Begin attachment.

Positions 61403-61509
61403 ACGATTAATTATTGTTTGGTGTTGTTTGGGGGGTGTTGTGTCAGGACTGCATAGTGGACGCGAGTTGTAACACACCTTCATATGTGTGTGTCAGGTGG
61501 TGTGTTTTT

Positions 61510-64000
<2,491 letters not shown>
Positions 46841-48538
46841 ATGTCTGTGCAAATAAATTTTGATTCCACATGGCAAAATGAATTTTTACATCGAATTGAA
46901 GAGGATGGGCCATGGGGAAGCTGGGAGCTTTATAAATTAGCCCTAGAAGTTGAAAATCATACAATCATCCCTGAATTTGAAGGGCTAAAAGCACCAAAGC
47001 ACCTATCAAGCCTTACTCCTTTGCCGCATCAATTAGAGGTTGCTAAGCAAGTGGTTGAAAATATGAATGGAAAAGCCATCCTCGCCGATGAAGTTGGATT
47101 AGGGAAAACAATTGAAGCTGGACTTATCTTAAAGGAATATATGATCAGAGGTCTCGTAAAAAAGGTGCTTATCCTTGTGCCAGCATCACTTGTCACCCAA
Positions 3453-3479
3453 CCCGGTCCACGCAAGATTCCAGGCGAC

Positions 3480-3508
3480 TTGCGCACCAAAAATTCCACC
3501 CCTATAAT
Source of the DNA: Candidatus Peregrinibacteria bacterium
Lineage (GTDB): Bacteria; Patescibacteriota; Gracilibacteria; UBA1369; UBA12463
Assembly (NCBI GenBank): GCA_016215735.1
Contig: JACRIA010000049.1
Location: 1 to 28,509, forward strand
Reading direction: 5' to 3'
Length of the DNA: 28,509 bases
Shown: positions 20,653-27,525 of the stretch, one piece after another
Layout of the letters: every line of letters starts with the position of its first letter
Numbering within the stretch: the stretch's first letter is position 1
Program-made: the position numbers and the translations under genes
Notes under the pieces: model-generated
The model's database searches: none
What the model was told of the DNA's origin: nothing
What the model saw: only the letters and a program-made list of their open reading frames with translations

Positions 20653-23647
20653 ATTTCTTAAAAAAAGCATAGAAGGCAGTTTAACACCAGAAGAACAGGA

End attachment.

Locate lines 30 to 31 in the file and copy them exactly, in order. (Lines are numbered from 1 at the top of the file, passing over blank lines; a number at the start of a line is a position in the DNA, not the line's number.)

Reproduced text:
What the model saw: only the letters and a program-made list of their open reading frames with translations

Positions 20653-23647